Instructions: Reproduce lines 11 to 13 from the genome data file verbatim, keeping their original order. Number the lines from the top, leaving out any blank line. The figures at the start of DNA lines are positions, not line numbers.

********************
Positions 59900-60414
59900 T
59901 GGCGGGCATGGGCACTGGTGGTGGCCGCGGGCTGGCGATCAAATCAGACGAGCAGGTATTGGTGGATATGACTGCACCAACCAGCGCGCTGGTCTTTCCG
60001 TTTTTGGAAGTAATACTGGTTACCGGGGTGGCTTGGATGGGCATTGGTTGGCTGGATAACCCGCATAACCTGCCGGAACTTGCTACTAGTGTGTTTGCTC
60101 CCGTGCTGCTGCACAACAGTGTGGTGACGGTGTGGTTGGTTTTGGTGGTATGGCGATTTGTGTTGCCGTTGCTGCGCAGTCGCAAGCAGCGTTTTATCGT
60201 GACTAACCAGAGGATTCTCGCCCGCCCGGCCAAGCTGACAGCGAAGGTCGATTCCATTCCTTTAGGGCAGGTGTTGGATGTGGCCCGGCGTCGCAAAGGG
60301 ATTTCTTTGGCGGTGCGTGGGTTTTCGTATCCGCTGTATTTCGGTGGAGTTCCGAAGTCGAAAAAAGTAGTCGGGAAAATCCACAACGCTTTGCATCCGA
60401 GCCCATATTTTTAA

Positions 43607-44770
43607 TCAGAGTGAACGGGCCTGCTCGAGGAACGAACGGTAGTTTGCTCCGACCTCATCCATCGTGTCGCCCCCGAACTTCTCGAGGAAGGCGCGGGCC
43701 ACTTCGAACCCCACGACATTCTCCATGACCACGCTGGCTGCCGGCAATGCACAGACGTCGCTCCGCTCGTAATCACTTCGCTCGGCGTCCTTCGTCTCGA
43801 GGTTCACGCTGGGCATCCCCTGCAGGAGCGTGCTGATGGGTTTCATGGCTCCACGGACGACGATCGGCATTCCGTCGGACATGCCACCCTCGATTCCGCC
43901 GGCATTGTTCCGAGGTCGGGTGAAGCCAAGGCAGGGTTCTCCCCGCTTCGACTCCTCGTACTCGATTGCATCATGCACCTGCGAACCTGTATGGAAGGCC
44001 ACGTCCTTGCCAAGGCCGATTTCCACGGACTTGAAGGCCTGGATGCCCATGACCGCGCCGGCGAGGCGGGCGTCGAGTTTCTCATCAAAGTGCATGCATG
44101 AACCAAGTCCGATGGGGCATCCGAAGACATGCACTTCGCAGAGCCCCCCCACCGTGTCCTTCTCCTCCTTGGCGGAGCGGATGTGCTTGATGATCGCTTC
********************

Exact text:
43701 ACTTCGAACCCCACGACATTCTCCATGACCACGCTGGCTGCCGGCAATGCACAGACGTCGCTCCGCTCGTAATCACTTCGCTCGGCGTCCTTCGTCTCGA
43801 GGTTCACGCTGGGCATCCCCTGCAGGAGCGTGCTGATGGGTTTCATGGCTCCACGGACGACGATCGGCATTCCGTCGGACATGCCACCCTCGATTCCGCC
43901 GGCATTGTTCCGAGGTCGGGTGAAGCCAAGGCAGGGTTCTCCCCGCTTCGACTCCTCGTACTCGATTGCATCATGCACCTGCGAACCTGTATGGAAGGCC